Rep Fred Richmond retired and there was no champion for the program. The 23
cities money
was real dollars that funded programs thru the land grand universities
cooperative extention programs in the selected cities (bonus points to any
one who can name the
23). The latest money was a USDA Millenium gardening allocation of $250,000
to fund community garden coordinators in all 50 states. We tried to talk
them out of it. Not
much that a coordinator can do on a statewide level for $5000. Mostly it was
dumped on  someone who had many other jobs to do. I haven't heard of
anything that
came out of this money and I don't think the funding was for more than one
year.
Lenny Librizzi

9/23/2001 12:05:27 PM, "Sadler, Sally-Anne" <Sally-Anne.Sadler@METROKC.GOV>
wrote:

>
>
>
>
>
>
>
>
>
>
>
>   Dear Tiffany,
>
>   Hi.  I could be getting some of these facts wrong, perhaps Tom Tyler,
the
>
>   ACGA Pres and an ag. agent can correct me.  But my understanding is that
>   that USDA back in the early 80's funded 23 (26?) cities around the US to
>   start food gardening projects.  That money paid for an agent/faculty
>   member for WSU Coop. Extension King County. (Seattle)   That funding
dried
>
>   up and some of the projects continue, like ours in Seattle, the Urban
Food
>   Gardeners.
>
>
>   I think that is the background.  Details, I am not so sure about.
>
>   Sally Anne Sadler
>
>
>
>
>
>   thaMessage: 1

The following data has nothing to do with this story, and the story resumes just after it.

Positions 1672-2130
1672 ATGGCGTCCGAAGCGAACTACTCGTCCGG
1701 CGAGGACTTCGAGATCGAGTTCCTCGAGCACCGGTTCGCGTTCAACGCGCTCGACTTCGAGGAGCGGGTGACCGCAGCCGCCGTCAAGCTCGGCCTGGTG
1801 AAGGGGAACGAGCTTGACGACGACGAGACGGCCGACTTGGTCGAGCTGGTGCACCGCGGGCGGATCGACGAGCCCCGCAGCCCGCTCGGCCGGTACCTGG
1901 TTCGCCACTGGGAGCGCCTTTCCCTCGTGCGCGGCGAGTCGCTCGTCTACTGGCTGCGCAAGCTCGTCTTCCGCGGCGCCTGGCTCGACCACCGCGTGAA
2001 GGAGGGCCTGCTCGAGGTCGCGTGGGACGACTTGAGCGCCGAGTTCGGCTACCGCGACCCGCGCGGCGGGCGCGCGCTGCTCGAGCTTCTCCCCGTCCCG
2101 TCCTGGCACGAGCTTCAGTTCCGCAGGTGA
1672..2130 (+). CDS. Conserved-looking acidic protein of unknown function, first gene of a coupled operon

>   Date: Fri, 21 Sep 2001 12:06:49 -0600
>   From: Tiffany Bucknam <tbucknam@du.edu>
>   To: community_garden@mallorn.com
>
>   Subject: [cg] policy question
>
>   Hello. I am a social work student interning in a community
>
>   gardening agency. My supervisor asked me a question about
>   policy that I'm having a hard time answering. Maybe you can
>   help.
>
>
>   He mentioned to me that in the late 1970's/early 1980's
>   legislation was passed that funded the start of community
>   gardening organizations in each state. Then, more recently,
>
>   another bill was passed that provided funds for community
>   gardening as well. I'm having a booger of a time hunting down
>   the exact bills, but I think that the recent one is the Community
>   Food Securities Act of 1995.
>
>
>   My question is twofold. First, what are these bills? Second, did
>   the funds provided in the first bill get replaced by the funds
>
>   provided in the second, or is that money still available?
>
>   If anybody has any info on this, I would love to hear from you.
>
>   Thanks!!!
>
>   Tiffany Bucknam
>
>   tbucknam@du.edu




_______________________________________________
community_garden maillist  -  community_garden@mallorn.com
https://secure.mallorn.com/mailman/listinfo/community_garden


_______________________________________________
community_garden maillist  -  community_garden@mallorn.com
https://secure.mallorn.com/mailman/listinfo/community_garden





 © 1995-2015 Mallorn Computing, Inc.All Rights Reserved.
Our Privacy Statement
Other Mailing lists | Author Index | Date Index | Subject Index | Thread Index